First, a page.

I’ve been checking mine and Mrs. Virtualbarman’s temps with an IR thermometer and we’re both low too…

    I was told yesterday (by a doctor) that a good test every morning is to take a deep breath and hold it for 10 secs. If you can your lungs are fine and you haven’t got it.

    1 minute 15 secs as you ask…

    • Frank Davis says:

      Very interesting. I used to be able to hold my breath for 4 minutes when I was about 30 years old.

      I held my breath just now for 25 seconds quite easily, and not with a deep breath. But afterwards I immediately started panting and puffing.

  2. robb says:

    I only managed 1-30 ..ive just been for a 15 mile bike ride in a 21mph head the way i,m 70

  3. Timbotoo says:

    One minute and twenty seconds at 72 years old.

    But let’s not make this a competition. ;-D

  4. woodsy42 says:

    There isn’t necessarily a contradiction for smokers and Covid. Smoking – having nicotine in the lungs -could well protect people from catching the virus but then if smoking has reduced lung efficiency over the years the virus could have more severe consequences if it is caught. Just a thought

    • Woodsy, agreed. That’s generally been my impression of a possibility as well. HOWEVER… we’d need to see more of the stats than I’ve had the impression we’re seeing. E.G. if we have four severe or deaths among 80-year-olds and 3 of them were smokers or ex-smokers, that might well be the general smoker/ex-smoker proportion more or less among 80-year-olds who were teens in the late fifties. Additionally, making any sort of judgment based on a 3 out of 4 subject pool is simply silly. It’s like flipping a coin four times, getting 3 heads, and deciding the coin has been tampered with! If you flipped it four THOUSAND times and got 3,000 heads…. well, THAT would be a different story!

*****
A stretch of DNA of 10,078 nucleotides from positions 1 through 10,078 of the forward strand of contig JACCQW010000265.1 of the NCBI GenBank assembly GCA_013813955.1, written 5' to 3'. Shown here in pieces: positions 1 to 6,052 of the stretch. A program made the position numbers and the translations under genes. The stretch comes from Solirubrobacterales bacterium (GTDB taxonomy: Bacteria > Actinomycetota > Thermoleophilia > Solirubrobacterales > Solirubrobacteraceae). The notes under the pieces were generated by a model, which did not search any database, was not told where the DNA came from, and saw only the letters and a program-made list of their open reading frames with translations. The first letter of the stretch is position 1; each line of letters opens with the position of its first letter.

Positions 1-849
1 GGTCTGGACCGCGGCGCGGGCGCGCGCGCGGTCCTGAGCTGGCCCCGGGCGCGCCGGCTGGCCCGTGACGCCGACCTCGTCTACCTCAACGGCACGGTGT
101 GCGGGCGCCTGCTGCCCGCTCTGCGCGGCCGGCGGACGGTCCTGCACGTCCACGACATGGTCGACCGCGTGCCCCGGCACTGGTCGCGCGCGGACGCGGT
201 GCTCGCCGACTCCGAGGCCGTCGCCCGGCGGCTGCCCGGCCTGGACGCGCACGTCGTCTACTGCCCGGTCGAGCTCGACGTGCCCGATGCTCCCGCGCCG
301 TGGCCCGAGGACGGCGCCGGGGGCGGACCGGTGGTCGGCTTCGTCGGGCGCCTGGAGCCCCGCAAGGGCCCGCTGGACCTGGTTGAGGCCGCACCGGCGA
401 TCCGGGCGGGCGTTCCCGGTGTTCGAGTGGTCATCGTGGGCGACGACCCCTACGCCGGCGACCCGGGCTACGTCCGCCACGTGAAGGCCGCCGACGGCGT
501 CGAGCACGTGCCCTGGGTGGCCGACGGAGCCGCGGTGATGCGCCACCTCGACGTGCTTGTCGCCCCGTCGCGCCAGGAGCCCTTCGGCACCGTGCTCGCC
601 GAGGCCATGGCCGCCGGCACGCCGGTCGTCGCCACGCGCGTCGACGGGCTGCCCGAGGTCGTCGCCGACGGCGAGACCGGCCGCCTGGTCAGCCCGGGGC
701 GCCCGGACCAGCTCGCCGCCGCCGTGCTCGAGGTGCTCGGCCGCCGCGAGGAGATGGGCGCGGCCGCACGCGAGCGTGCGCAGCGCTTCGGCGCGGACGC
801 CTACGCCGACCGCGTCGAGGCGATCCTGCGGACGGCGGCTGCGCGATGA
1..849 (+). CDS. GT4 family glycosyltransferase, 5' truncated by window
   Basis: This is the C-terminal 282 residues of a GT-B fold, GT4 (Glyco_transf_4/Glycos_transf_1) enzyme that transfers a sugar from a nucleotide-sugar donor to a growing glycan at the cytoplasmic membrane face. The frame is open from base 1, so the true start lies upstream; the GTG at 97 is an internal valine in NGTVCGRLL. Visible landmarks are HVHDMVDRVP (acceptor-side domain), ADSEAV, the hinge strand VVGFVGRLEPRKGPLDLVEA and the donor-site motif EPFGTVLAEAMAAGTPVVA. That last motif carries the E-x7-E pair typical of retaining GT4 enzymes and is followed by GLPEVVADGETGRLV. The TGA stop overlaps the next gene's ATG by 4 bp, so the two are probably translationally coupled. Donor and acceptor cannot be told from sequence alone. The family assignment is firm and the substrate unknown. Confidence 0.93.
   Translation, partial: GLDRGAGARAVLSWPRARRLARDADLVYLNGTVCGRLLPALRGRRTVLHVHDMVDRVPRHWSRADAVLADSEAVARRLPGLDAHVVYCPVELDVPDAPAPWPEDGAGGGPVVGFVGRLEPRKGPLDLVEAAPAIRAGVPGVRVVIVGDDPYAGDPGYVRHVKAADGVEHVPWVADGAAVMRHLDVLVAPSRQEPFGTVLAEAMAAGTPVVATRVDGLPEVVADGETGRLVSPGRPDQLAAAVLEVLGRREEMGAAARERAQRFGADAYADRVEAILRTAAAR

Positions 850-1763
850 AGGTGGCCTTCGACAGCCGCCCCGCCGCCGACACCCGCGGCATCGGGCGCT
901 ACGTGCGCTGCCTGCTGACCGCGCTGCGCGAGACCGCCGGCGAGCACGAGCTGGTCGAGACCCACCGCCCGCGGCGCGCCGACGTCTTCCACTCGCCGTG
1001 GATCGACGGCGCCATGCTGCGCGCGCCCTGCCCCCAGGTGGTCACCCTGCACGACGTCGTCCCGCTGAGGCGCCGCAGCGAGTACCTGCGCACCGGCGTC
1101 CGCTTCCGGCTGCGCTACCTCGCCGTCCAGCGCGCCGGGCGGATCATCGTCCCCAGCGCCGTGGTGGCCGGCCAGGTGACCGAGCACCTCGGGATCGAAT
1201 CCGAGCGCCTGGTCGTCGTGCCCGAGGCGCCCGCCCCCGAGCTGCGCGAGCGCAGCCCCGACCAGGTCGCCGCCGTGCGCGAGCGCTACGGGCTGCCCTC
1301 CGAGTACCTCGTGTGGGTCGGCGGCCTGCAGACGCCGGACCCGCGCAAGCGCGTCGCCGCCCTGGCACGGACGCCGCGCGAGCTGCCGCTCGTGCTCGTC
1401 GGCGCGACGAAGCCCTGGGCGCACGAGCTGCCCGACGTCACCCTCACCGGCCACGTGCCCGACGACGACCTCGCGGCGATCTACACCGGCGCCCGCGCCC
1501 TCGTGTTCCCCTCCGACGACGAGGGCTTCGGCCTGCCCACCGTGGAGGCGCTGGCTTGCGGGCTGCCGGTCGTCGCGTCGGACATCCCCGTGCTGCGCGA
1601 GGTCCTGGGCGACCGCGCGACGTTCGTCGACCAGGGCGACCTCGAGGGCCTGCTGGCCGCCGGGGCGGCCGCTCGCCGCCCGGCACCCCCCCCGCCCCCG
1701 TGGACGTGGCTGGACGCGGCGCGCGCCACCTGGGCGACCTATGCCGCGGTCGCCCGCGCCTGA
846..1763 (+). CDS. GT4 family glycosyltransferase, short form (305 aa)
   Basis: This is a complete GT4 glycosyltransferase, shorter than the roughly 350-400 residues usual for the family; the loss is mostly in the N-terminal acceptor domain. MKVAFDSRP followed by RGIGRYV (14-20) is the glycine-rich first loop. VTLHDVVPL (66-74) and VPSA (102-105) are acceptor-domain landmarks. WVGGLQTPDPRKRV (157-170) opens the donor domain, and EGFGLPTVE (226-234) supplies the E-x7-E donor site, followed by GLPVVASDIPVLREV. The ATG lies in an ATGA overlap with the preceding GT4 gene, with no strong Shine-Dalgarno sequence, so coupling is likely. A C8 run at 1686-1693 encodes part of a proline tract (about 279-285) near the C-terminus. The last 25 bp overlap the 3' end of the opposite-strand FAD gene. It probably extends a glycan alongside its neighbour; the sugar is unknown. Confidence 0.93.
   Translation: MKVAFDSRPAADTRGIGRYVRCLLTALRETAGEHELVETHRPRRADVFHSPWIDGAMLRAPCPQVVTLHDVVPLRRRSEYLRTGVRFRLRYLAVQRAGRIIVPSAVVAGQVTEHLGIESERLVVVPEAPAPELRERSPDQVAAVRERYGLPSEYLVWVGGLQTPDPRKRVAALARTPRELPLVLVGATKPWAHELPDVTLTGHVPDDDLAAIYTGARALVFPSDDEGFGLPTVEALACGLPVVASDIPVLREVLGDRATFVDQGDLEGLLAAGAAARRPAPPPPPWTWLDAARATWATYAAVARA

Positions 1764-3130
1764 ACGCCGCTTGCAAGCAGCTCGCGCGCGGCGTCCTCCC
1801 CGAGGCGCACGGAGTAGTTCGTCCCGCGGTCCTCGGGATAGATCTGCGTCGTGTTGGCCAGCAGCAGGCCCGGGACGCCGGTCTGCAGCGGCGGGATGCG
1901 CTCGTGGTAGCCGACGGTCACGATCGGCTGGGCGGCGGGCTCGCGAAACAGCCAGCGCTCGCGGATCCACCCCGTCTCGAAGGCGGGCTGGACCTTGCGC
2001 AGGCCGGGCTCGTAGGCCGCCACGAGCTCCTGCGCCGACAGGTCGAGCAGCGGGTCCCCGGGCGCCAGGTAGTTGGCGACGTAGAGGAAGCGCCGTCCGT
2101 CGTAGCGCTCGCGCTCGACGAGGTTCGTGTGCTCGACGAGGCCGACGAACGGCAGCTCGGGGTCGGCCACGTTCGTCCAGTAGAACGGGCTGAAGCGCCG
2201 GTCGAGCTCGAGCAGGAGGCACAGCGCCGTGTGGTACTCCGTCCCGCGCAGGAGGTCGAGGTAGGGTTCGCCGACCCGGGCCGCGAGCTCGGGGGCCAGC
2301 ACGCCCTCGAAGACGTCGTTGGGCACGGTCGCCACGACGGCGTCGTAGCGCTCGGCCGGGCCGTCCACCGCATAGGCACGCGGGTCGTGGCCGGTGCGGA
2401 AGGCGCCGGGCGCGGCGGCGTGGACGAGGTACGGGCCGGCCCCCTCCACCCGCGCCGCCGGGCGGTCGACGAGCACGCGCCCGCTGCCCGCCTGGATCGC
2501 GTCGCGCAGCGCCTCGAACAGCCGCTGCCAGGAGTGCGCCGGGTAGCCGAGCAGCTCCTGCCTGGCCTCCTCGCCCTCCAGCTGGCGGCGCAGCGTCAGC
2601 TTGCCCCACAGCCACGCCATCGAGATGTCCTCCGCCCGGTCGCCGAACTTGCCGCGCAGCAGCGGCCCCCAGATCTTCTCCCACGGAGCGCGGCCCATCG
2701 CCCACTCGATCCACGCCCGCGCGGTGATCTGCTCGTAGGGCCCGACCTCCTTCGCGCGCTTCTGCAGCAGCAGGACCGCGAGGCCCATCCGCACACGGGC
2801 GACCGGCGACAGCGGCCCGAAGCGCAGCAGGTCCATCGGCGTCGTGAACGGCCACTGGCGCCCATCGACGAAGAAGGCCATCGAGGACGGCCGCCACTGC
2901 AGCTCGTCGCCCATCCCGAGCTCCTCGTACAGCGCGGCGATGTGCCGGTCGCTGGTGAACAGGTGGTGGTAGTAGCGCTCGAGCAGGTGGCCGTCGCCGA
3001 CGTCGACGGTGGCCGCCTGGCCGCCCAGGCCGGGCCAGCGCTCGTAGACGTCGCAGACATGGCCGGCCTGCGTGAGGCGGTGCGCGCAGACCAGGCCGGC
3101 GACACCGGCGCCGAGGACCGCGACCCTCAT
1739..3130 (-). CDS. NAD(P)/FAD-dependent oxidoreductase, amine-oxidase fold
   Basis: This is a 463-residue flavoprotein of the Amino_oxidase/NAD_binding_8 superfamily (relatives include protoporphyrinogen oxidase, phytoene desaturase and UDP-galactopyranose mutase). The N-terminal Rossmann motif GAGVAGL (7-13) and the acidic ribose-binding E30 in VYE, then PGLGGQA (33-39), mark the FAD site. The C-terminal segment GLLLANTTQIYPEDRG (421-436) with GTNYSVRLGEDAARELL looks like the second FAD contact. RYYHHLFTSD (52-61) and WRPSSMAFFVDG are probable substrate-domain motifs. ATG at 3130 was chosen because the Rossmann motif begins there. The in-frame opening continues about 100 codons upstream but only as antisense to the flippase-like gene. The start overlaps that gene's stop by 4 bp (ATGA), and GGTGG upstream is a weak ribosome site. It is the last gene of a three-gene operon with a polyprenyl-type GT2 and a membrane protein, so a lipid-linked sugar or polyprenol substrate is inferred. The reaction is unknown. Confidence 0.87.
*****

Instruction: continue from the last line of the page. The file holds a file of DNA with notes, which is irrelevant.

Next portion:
5. slugbop007 says:



    the highest smoking rats were observed in those aged 50 years or higher …


  6. mandy vincent says:

    Wishing you a speedy recovery Frank. Given what I have read about NY and smoking and vaping on here. Reminds me of Christopher Snowdens book, Velvet glove, Iron fist, where it was believed nuns did not smoke and were less likely to get cervical cancer ? I believe it was that.

  7. “So how meaningful are the results provided by infra-red thermometers pointed at people’s foreheads by police?”
    There was a clip of police doing that in India. My first thought was, if the copper holding it forgets to turn it on, he’ll still see a red dot.

  8. EG says:

    Well, back in my days, and I’m not that old, there were 2 ways to check temperature of humans. You could stick a thermometer in the mouth or stick it under the arm.
    Checking the temperature of the forehead is about as useful as checking the temperature of someones shoes. But we live in the new fear driven, no logic nightmare now and scared people will not question anything.

  9. Andrew Gay says:

    The conclusions of that report are counter-intuitive and somewhat surprising. I’d always assumed my apparent immunity to colds, flu etc compared to my fellow citizens was down to my regular consumption of alcohol. I’ve never considered that my (fairly minimal) smoking habit might be also help.

  10. smokingscot says:

    Frank, a change from the virus stuff. A chap in Netherlands has a 3 hour event of a comet blazing though the night, compressed into about 10 seconds, then he loops it s couple of times.

    • Frank Davis says:

      five times the size of Jupiter.

      The exact size of the rocky icy core of the strange comet isn’t known but is likely only a few miles across – but it has a much larger atmosphere.

      C/2019 Y4 (ATLAS)

      Comet Atlas was discovered on CCD images taken on December 28, 2019, with a 0.5-m (20 in) reflecting telescope atop Mauna Loa in Hawaii.[

      The JPL Small-Body Database using an epoch of February 18, 2020, shows Atlas with an orbital period of approximately 6,000 years, but this solution includes perturbations while inside of the planetary region. A more useful inbound barycentric solution before the comet entered the planetary region shows an orbital period of about 4,800 years.[1] The comet will reach its nearest point to the Sun on May 31, 2020.[8] After leaving the planetary region, the comet will have an outbound orbital period of about 5,200 years.

  11. James Higham says:

    Hope you’re right on that.

No need to log in

Fill in your details below or click an icon to log in: Logo

You are commenting using your account. Log Out /  Change )

Google photo

You are commenting using your Google account. Log Out /  Change )

Twitter picture

You are commenting using your Twitter account. Log Out /  Change )

Facebook photo

You are commenting using your Facebook account. Log Out /  Change )

Connecting to %s

This site uses Akismet to reduce spam. Learn how your comment data is processed.